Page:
“‘The problem is people don’t have jobs or they’re scared,’ Koch said. ‘They’re reluctant to buy a house, or banks are reluctant to lend.’”

“Or they don’t qualify for a loan. ‘Underwriters and investors are looking harder at loans than ever in the past,’ said Robert Runnells, production manager of Old Point Mortgage. ‘They’re more restrictive. They’re just more guarded and, with all the foreclosures, rightly so. Consumers have to jump through more hoops than they used to. We see a lot of people now with a higher debt load and less assets than we’ve ever seen.’”

“Smith has always wanted a walk-in closet, and thinks it would be nice to have side-by-side Jacuzzi tub and shower. Her first home probably won’t have all that, but there’s hope, she said. She’s just ready have a home to call her own. ‘Paying rent each month is a waste,’ Smith said. ‘It’s just throwing your money anyway and never really owning anything for yourself.’”

The Star Exponent in Virginia. “Foreclosures and other distressed properties continue to comprise the largest share of real estate transactions in Culpeper County, and the market, though not stagnant, is weaker than last year. From January to April, 112 properties – 75 houses and 37 house lots – went into foreclosure. In the first four months of last year, that number was 187, according to an analysis of county tax records. Like in past years, many of this year’s foreclosed homes occurred in the newer housing developments around town.”

“Last year, Sam Aitken, director of a homelessness intervention group that has also provided housing counseling said he spoke with probably 1,000 local clients in some sort of housing distress. Their top concern? ‘That the banks won’t work with them,’ he said, noting that most of the foreclosed properties in Culpeper were mortgaged through national banks and not local ones. ‘The incomes are way down,’ said Aitken, who’s worked in housing intervention in Culpeper for 20-plus years.”

“Culpeper Realtor Beverly Herdman with Keller Williams Realty said the first quarter of the year resulted in a “more balanced” market, with 118 homes sold in Culpeper. Of those, 39 percent were traditional sales, 35 percent were foreclosures and 26 percent were short sales. ‘That is great news, but we are not out of the woods yet,’ said Herdman. ‘If you look at the total of foreclosures and short sales, distressed properties are still making up 61 percent of the market sales for the first quarter.’”

“The first quarter of 2009 saw 136 home sales in Culpeper County, she said, noting 18 percent were traditional sales, 71 percent were foreclosure and 11 percent short sales. Typically, once a home goes into foreclosure the bank is not interested in negotiating further. Now is a great time to sell, according to Herdman, saying the housing inventory in Culpeper is way down. ‘With a lack of inventory and the homebuyers’ tax credit through the end of April, it created quite a frenzy with multiple offers and homes being over bid,’ she said.”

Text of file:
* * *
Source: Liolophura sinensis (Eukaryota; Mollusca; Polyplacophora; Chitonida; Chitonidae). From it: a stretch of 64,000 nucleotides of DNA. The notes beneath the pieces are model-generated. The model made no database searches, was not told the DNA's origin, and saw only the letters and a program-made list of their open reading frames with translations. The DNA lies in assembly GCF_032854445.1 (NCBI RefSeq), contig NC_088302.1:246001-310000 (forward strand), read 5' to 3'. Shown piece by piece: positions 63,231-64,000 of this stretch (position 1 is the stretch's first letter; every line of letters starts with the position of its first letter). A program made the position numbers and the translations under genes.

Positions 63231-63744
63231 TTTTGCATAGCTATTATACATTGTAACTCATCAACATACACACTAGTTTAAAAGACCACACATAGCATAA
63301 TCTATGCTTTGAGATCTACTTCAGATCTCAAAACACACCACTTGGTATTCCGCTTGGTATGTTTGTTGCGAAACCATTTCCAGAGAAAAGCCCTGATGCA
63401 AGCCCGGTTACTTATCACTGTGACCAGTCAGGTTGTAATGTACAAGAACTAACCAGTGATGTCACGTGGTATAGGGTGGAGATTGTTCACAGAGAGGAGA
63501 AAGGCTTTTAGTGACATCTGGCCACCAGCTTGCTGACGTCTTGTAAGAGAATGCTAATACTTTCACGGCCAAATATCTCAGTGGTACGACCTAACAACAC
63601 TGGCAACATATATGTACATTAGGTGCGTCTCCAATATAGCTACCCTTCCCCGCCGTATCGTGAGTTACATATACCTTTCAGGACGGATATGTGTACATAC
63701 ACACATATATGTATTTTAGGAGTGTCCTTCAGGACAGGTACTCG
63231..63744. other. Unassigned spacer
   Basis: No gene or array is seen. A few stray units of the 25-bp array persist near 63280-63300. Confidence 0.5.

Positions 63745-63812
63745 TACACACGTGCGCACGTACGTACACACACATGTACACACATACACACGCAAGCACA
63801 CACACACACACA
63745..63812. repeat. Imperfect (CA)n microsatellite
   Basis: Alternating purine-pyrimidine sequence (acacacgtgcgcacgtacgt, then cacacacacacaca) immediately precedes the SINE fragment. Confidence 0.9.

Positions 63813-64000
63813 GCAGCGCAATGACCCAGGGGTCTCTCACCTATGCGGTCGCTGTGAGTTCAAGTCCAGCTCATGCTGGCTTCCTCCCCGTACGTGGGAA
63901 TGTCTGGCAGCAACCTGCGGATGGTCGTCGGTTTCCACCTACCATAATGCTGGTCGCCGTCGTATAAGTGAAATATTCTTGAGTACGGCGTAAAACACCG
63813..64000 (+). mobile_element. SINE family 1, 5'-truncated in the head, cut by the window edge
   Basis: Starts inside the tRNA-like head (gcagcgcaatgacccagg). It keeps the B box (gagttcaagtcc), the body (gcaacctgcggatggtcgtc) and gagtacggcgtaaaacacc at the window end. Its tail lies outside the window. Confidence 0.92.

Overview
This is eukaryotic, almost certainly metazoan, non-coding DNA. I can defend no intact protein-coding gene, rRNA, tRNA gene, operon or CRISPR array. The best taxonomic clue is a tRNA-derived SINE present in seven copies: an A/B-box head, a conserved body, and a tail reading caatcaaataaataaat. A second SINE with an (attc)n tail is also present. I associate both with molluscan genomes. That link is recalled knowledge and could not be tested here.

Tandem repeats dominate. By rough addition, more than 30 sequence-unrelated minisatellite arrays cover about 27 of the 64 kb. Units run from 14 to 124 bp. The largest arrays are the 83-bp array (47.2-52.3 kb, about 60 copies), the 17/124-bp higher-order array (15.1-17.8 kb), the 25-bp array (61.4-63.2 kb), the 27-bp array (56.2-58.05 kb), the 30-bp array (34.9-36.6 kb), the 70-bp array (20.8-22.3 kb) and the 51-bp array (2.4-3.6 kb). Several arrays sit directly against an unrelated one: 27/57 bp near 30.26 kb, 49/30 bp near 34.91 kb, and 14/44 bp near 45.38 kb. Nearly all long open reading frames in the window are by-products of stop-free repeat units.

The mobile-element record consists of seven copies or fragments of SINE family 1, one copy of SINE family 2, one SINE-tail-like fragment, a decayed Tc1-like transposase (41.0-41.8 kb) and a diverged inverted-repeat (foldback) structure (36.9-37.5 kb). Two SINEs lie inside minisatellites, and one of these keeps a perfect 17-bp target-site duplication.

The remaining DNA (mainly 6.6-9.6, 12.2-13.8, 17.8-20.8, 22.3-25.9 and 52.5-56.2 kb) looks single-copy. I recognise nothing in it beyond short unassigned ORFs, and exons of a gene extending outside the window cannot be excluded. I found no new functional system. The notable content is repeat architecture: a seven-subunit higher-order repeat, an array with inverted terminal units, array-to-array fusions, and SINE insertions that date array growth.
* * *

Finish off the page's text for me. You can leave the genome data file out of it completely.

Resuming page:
“Now that the tax credit deadline has expired things have cooled down. ‘We have noticed that there has not been much of an urgency with multiple offers,’ Herdman said. ‘Buyers are still frustrated with the lack of inventory. Now is definitely a great time – we need more inventory on the market.’”

The Washington Examiner. “It will take nearly three years for the Washington area’s pent-up delinquent and foreclosed properties to clear, according to a recent report, casting a pall over the region’s housing market. The area’s 34.2 months of inventory is in line with the national average, said the report from Standard & Poor’s. Analysts have kept a close eye on the so-called “shadow” housing market, which is comprised of homes that are delinquent or in foreclosure but have not been put on the market.If banks or lenders release them too soon, home prices could crash; if they hold on to them too long, supply could dry up. ‘The longer the overhang … the longer it is until the market returns’ to a healthy level, said Diane Westerback, managing director of Global Surveillance Analytics for Standard & Poor’s.”

“‘It’s hard to say exactly how these things get liquidated,’ she said. ‘Inevitably they’re going to get spread out a bit.’”

“David Dowies, principal broker at Portfolio Realty, a real estate firm based in Northern Virginia, said he has seen the properties ’starting to trickle out’ back onto the market. Lots of clients want to sell, he said, but short sales and foreclosures that have pushed prices down have given some of them pause. ‘There’s just a lot of people on the sidelines — sellers — that have been holding back,’ he said.”

The Washington Post. “After the bank foreclosed on Fernando Palacios’s Gainesville home in March, he thought he was done with what he described as the most stressful financial situation of his life. The bank sold the home for far less than Palacios owed on it, as often happens with foreclosures. What Palacios did not see coming was the letter from his lender demanding that he pay the shortfall: $148,064.02.”